STS In Knitting

In knitting, STS is the abbreviation of stitches since ST stands for a single stitch. There are several common knitting abbreviations used by knitters while knitting patterns. If you’re new to knitting, you may not understand them until you learn their meaning. It is good to learn so that you can understand other knitters perfectly and move forward in knitting crafts. 

However, as time goes by, you’ll eventually get used to some common abbreviations and unusual ones that differ from one knitting pattern to another. But don’t worry too much since knitting language is easier to understand through practice and experience over time. Familiarizing with knitting abbreviations helps you when doing simple, new, and current knitting designs. 

Sometimes it may be frustrating for new knitters, especially if seasoned ones assume they understand whatever is being said. Here we seek to help you by looking at the different types of stitches that are popular and easy to learn. As well, we will highlight the common abbreviations used in knitting, and why you as a knitter must use them.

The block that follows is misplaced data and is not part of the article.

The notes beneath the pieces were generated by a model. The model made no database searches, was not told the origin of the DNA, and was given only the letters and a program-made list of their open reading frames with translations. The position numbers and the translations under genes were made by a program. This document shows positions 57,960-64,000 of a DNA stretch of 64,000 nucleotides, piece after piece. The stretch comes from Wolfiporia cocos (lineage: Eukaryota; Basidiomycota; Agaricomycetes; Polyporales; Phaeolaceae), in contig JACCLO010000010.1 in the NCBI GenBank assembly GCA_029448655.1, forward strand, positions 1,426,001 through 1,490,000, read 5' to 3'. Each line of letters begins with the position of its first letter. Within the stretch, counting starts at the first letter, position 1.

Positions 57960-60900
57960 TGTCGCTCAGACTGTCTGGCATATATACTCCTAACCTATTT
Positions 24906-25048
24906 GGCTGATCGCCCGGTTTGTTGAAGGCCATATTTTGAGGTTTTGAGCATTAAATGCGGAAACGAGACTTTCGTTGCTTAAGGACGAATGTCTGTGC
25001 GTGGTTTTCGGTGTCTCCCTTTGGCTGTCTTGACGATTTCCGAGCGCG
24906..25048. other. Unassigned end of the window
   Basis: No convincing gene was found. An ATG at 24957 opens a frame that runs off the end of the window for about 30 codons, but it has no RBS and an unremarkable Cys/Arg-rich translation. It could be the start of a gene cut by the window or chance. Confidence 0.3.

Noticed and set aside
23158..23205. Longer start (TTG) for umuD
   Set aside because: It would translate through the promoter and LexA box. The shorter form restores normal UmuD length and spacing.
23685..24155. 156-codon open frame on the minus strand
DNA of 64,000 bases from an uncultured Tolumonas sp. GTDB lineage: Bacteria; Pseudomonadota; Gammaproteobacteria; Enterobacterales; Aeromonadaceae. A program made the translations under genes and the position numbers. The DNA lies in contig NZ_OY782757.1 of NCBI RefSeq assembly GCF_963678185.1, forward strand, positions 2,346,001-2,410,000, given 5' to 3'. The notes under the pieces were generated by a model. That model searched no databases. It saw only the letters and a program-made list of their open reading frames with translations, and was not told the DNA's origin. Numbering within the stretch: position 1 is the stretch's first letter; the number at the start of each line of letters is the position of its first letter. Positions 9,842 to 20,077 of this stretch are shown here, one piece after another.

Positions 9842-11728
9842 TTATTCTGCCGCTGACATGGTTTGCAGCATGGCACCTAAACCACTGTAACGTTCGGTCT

What Is STS Abbreviation In Knitting?

In knitting, STS abbreviation stands for stitches with ST meaning single stitch. On the other hand, STST is used by knitters when referring to stockinette stitch. For this, you should know important abbreviations for knitters. 

Basic Knitting Stitches For Beginners

Generally, knitting is based on two simple stitches, i.e., the knit stitch and the purl stitch. After that, everything else is just a variation or combination of the two stitches. The knit stitch is usually created by making a loop on the back of your work. In contrast, a purl stitch is created by making a loop in the front of your work.